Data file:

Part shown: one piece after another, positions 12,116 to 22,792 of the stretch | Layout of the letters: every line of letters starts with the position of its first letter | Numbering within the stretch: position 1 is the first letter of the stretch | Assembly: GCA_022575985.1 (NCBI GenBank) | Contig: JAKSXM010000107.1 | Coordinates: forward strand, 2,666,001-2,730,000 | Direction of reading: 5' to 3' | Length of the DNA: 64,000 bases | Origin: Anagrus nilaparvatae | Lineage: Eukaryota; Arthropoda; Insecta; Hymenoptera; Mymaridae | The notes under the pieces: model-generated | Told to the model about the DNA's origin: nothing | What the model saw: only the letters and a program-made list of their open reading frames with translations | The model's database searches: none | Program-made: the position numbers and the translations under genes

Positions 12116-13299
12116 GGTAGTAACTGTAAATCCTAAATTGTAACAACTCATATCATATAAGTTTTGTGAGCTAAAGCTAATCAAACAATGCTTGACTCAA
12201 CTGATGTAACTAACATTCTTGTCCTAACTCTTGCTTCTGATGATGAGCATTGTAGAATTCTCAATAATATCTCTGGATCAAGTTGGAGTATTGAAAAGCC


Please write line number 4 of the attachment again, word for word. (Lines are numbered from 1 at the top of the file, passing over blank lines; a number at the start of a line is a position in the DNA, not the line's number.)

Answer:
12201 CTGATGTAACTAACATTCTTGTCCTAACTCTTGCTTCTGATGATGAGCATTGTAGAATTCTCAATAATATCTCTGGATCAAGTTGGAGTATTGAAAAGCC